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C-peptide prevents hyperglycemia-induced endothelial apoptosis through inhibition of reactive oxygen species-mediated transglutaminase 2 activation.

Bhatt MP, Lim YC, Hwang J, Na S, Kim YM, Ha KS - Diabetes (2012)

Bottom Line: High glucose (33 mmol/L) induced apoptotic cell death in endothelial cells via sequential elevation of intracellular Ca(2+) and reactive oxygen species (ROS) as well as subsequent activation of transglutaminase 2 (TG2).In addition, C-peptide prevented hyperglycemia-induced activation of transamidation activity and apoptosis in the heart and renal cortex of streptozotocin diabetic mice.Furthermore, TG2 may be a promising avenue of therapeutic investigation to treat diabetic vasculopathies.

View Article: PubMed Central - PubMed

Affiliation: Department of Molecular and Cellular Biochemistry, Kangwon National University School of Medicine, Chuncheon, Kangwon-do, Korea.

ABSTRACT
C-peptide is a bioactive peptide with a potentially protective role in diabetes complications; however, its molecular mechanism of protection against cardiovascular damage caused by hyperglycemia-induced apoptosis remains unclear. We investigated the protective mechanism of C-peptide against hyperglycemia-induced apoptosis using human umbilical vein endothelial cells and streptozotocin diabetic mice. High glucose (33 mmol/L) induced apoptotic cell death in endothelial cells via sequential elevation of intracellular Ca(2+) and reactive oxygen species (ROS) as well as subsequent activation of transglutaminase 2 (TG2). C-peptide (1 nmol/L) prevented endothelial cell death by inhibiting protein kinase C- and NADPH oxidase-dependent intracellular ROS generation and by abolishing high glucose-induced TG2 activation, without affecting intracellular Ca(2+) levels. Consistently, in the aorta of streptozotocin diabetic mice, hyperglycemia stimulated transamidating activity and endothelial cell apoptosis that was inhibited by C-peptide replacement therapy (35 pmol/min/kg) using osmotic pumps (control and diabetes, n = 8; diabetes + C-peptide, n = 7). In addition, C-peptide prevented hyperglycemia-induced activation of transamidation activity and apoptosis in the heart and renal cortex of streptozotocin diabetic mice. Thus, C-peptide protects endothelial cells from hyperglycemia-induced apoptotic cell death by inhibiting intracellular ROS-mediated activation of TG2. Furthermore, TG2 may be a promising avenue of therapeutic investigation to treat diabetic vasculopathies.

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C-peptide inhibits hyperglycemia-induced stimulation of transamidating activity and apoptosis in mice aortic segments. Transamidating activity (green) in aortic segments was double-stained with endothelial cell marker platelet endothelial cell adhesion molecule-I (red). A: Inhibition of hyperglycemia-induced stimulation of transamidating activity by ex vivo treatment of C-peptide (C-pep) or cystamine (Cys; n = 6 per group). B and C: C-peptide replacement therapy inhibits hyperglycemia-induced stimulation of transamidating activity and apoptosis in vivo (n = 8 for control and diabetes, n = 7 for diabetes + C-peptide). C: Apoptotic cells in aortic segments were stained by TUNEL (green, indicated by arrows) with nuclear counterstaining using Hoechst dye 33258 (blue). Bar: 50 μm. (A high-quality color representation of this figure is available in the online issue.)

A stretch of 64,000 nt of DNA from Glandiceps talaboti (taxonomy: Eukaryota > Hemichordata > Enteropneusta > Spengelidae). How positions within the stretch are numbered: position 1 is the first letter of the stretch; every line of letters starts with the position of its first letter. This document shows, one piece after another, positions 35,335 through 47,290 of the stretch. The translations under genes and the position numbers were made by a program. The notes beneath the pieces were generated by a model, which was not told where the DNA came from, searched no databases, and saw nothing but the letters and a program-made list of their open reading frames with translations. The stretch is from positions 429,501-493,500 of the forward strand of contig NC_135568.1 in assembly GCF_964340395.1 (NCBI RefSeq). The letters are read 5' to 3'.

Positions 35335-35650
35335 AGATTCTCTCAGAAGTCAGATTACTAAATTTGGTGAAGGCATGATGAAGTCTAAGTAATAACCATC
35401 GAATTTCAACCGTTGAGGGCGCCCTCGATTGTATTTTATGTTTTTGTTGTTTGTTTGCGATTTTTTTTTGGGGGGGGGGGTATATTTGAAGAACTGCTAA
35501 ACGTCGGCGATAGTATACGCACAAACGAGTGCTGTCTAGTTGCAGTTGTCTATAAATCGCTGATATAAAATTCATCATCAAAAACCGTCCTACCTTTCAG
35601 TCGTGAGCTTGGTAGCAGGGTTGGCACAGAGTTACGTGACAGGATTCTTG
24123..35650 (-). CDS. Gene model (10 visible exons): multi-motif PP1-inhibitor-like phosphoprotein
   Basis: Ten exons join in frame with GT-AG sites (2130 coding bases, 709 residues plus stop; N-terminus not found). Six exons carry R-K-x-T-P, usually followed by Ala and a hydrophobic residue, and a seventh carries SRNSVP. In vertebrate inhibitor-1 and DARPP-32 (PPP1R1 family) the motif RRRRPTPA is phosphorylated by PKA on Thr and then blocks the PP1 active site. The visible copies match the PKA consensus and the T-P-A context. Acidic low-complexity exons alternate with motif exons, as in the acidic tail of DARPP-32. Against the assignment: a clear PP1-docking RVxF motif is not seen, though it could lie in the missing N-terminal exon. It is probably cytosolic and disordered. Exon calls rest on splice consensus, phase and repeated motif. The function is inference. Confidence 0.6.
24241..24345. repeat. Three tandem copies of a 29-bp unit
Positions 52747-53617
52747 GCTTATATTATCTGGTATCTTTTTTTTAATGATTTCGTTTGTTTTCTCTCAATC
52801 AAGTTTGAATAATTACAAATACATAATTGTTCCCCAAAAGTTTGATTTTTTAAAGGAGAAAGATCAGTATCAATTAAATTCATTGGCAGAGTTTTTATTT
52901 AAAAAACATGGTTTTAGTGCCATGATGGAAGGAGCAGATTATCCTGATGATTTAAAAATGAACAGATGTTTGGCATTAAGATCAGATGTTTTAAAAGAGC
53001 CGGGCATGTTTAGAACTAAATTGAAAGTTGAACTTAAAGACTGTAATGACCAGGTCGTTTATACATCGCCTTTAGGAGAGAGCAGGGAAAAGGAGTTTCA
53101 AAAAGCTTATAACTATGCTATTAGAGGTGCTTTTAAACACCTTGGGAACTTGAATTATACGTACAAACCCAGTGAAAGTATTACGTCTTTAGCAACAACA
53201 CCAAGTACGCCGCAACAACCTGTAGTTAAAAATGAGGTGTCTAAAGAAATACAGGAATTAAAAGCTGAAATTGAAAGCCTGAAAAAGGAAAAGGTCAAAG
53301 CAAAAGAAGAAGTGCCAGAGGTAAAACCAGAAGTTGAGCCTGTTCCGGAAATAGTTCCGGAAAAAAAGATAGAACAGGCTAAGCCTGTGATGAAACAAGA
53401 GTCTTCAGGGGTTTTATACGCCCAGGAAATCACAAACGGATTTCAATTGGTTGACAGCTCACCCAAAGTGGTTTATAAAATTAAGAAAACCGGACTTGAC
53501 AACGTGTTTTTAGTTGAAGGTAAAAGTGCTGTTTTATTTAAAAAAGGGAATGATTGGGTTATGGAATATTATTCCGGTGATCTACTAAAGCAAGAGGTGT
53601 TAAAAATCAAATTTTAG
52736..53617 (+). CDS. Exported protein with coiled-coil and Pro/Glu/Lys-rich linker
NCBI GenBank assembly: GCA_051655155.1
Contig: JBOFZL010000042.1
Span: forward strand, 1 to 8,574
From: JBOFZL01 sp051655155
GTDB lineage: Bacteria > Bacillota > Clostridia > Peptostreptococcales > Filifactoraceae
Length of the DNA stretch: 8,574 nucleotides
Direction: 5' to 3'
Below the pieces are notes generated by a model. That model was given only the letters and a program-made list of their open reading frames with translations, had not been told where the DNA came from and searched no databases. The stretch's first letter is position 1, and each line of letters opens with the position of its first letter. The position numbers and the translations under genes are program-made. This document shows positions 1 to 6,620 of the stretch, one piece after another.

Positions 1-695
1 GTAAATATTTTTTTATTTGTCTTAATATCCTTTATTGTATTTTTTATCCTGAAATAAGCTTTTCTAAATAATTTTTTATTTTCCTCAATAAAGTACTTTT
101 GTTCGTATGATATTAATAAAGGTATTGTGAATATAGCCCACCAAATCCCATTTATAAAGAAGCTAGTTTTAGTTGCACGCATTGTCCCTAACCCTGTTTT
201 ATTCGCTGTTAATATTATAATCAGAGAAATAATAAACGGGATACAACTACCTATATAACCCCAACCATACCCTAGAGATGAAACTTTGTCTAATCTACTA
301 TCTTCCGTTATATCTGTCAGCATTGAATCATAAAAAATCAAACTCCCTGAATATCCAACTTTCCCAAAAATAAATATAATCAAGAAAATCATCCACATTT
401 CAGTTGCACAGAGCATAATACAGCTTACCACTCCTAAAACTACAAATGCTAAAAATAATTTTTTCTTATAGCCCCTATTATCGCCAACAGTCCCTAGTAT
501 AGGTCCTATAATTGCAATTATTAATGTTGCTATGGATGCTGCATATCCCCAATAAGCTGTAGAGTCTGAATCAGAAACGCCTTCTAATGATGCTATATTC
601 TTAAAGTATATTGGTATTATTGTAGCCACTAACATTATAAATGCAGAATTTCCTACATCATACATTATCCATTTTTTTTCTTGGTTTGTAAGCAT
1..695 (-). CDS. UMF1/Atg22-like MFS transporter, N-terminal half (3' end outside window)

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Figure 6: C-peptide inhibits hyperglycemia-induced stimulation of transamidating activity and apoptosis in mice aortic segments. Transamidating activity (green) in aortic segments was double-stained with endothelial cell marker platelet endothelial cell adhesion molecule-I (red). A: Inhibition of hyperglycemia-induced stimulation of transamidating activity by ex vivo treatment of C-peptide (C-pep) or cystamine (Cys; n = 6 per group). B and C: C-peptide replacement therapy inhibits hyperglycemia-induced stimulation of transamidating activity and apoptosis in vivo (n = 8 for control and diabetes, n = 7 for diabetes + C-peptide). C: Apoptotic cells in aortic segments were stained by TUNEL (green, indicated by arrows) with nuclear counterstaining using Hoechst dye 33258 (blue). Bar: 50 μm. (A high-quality color representation of this figure is available in the online issue.)

Mentions: Transamidating activity was activated in aortic segments of diabetic mice (Fig. 6A). Transamidating activity was observed in cells stained with platelet endothelial cell adhesion molecule, indicating transamidating activity in aortic endothelial cells. However, incubating the segments with 5 nmol/L C-peptide inhibited hyperglycemia-induced activation of transamidating activity. In addition, cystamine inhibited the transamidating activity stimulated by hyperglycemia. Thus, hyperglycemia elevates transamidating activity, and ex vivo treatment of C-peptide inhibits transamidating activity stimulated by hyperglycemia in aorta of diabetic mice.